How to make the most of your tomatoes + preservation, no canning required

How to make the most of your tomatoes + preservation, no canning required


How to make the most of your tomatoes + preservation, no canning required

by Kara Elder

August 26, 2020

How to make the most of your tomatoes + preservation, no canning required

The pickle vans are delivering a bounty of summer produce, including summer's MVP, the tomato. Any of these varieties would be right at home in salads, sandwiches, and the like. But today we're talking preservation.

Many recipes tell you to skin and seed tomatoes before making them into sauce or other cooked things like jam or chutney, and that's all well and good — you'll get a smooth product without curled wisps of skin. But skins and seeds have lots of flavor and, honestly, a little texture is nice, so why bother? (I felt extremely vindicated in these thoughts when Samin Nosrat posted this on Insta last year.) 

However, *if* you find yourself skinning and seeding tomatoes, to the tune of 20 pounds of tomatoes at a time (if you were making canned crushed tomatoes, for example), then you'll be left with lots of seeds and skins. And why let all that flavor go to the compost?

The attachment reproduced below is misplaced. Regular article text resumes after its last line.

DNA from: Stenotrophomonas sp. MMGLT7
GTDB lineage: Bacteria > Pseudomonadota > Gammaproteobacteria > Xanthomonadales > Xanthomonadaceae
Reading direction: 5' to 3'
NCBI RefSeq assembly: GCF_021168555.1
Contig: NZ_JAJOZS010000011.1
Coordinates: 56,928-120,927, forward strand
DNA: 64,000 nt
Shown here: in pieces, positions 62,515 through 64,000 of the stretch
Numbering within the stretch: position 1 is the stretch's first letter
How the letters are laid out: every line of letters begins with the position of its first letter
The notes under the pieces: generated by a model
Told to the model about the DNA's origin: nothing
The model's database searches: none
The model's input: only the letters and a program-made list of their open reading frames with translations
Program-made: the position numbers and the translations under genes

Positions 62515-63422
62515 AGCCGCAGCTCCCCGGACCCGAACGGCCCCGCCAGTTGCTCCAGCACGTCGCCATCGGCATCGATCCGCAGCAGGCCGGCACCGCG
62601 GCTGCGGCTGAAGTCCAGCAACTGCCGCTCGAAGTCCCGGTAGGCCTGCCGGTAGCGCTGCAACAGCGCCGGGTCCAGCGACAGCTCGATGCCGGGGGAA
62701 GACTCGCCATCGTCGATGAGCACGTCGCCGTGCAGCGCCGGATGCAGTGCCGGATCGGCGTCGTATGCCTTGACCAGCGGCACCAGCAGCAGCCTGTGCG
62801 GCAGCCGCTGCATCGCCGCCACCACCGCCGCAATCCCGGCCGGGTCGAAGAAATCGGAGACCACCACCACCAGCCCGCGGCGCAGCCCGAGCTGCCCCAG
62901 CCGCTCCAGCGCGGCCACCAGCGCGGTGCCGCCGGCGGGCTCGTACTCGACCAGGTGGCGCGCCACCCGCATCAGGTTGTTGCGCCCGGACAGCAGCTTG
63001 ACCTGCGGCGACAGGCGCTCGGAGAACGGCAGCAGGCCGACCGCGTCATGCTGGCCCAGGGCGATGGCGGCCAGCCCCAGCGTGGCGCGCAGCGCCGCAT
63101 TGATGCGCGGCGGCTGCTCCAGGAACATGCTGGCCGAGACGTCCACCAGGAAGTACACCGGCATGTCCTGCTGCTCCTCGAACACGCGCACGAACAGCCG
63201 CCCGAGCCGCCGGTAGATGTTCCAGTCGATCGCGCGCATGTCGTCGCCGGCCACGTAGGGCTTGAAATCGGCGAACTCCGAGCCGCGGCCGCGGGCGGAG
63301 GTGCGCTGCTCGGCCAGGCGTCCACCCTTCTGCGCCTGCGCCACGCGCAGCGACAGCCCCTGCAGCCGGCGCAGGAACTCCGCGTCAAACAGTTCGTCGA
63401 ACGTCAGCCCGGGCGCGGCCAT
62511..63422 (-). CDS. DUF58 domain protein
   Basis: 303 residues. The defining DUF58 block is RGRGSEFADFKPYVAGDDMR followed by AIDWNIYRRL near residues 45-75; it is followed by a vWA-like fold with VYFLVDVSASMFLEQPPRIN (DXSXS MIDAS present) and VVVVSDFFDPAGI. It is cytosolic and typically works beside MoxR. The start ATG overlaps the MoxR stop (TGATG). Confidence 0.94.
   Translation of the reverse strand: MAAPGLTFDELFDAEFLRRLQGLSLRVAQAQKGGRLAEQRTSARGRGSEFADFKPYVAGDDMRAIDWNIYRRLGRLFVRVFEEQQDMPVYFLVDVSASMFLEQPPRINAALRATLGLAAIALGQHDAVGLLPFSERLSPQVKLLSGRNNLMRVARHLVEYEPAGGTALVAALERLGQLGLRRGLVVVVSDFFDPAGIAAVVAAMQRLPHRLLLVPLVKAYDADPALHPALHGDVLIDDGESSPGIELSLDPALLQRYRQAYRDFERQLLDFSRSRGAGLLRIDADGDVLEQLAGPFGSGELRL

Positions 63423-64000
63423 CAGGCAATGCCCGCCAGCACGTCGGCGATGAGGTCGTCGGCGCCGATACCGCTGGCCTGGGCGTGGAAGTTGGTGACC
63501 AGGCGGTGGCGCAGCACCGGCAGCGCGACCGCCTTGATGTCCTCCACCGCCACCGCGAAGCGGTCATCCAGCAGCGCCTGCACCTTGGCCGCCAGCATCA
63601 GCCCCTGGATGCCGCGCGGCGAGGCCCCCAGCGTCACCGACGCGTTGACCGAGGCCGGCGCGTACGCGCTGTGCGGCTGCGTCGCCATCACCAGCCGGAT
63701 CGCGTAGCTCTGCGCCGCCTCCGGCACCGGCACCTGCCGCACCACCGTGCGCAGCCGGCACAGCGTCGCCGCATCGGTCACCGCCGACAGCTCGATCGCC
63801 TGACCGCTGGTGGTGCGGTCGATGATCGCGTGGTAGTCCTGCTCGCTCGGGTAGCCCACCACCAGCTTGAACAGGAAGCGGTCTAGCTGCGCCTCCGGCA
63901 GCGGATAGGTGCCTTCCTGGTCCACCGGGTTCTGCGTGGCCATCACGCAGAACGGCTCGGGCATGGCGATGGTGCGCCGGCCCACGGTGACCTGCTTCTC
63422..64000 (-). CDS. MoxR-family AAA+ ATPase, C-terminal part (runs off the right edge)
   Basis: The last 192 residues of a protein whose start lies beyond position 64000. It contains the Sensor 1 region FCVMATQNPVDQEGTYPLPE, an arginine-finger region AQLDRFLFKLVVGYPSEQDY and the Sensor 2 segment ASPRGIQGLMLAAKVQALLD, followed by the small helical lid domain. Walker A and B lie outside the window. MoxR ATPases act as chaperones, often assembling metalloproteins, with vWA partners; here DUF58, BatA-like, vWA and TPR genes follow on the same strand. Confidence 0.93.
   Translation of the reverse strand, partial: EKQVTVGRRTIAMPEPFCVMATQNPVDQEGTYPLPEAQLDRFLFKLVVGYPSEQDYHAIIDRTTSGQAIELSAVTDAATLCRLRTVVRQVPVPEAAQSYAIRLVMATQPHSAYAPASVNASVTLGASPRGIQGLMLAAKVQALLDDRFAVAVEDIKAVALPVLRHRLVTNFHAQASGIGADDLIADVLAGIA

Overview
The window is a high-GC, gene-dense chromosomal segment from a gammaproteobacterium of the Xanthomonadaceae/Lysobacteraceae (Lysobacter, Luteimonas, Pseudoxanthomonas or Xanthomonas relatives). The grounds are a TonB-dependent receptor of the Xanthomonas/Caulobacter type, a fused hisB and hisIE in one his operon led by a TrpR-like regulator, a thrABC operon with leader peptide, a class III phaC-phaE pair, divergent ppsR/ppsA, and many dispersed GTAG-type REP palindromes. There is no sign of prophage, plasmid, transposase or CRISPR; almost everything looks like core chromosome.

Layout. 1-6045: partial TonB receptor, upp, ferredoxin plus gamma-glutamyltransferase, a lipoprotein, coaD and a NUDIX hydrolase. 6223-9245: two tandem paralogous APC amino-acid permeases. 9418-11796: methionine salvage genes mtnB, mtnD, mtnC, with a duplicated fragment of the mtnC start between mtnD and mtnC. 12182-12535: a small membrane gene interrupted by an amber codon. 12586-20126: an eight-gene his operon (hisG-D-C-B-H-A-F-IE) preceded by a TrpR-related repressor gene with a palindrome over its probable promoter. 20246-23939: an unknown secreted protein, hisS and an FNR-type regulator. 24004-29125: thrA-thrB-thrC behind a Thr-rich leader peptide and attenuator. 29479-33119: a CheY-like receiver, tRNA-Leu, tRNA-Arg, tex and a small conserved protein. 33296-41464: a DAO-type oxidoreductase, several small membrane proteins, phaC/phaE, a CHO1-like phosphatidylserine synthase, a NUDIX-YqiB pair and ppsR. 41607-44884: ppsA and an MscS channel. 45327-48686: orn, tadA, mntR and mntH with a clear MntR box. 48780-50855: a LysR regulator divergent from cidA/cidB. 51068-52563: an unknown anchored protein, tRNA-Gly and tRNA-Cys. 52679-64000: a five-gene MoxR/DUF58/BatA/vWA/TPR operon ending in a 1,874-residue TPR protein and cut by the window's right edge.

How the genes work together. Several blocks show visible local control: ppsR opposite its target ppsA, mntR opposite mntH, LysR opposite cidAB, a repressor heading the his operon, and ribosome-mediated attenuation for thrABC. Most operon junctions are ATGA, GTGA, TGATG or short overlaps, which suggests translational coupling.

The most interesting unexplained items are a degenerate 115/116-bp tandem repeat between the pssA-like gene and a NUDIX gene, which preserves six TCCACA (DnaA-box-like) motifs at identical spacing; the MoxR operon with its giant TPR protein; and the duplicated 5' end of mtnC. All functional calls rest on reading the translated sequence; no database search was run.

With tomato seeds: Set a mesh strainer over a bowl, then plop in your seeds. Use your fingers or the back of a spoon to work the juice through the strainer. Depending on how much was clinging to the seeds, you'll end up with a lot of tasty, tasty tomato juice. (Seeds from 20 pounds of tomatoes yielded about 6 cups.) Season the juice with your favorite pickle or kimchi brine and maybe a little hot sauce, then sip it straight or spike it à la Bloody Mary or michelada. (If you seasoned with kimchi juice, try spiking it with bourbon or rye; h/t to Chiko's kimchi backs for that flavor pairing.) Since this is a fresh juice, keep it just for a few days in your refrigerator, or freeze for a month or so if you'd like to save it for a brunch spread. You could also use it in cooking; treat it like a broth.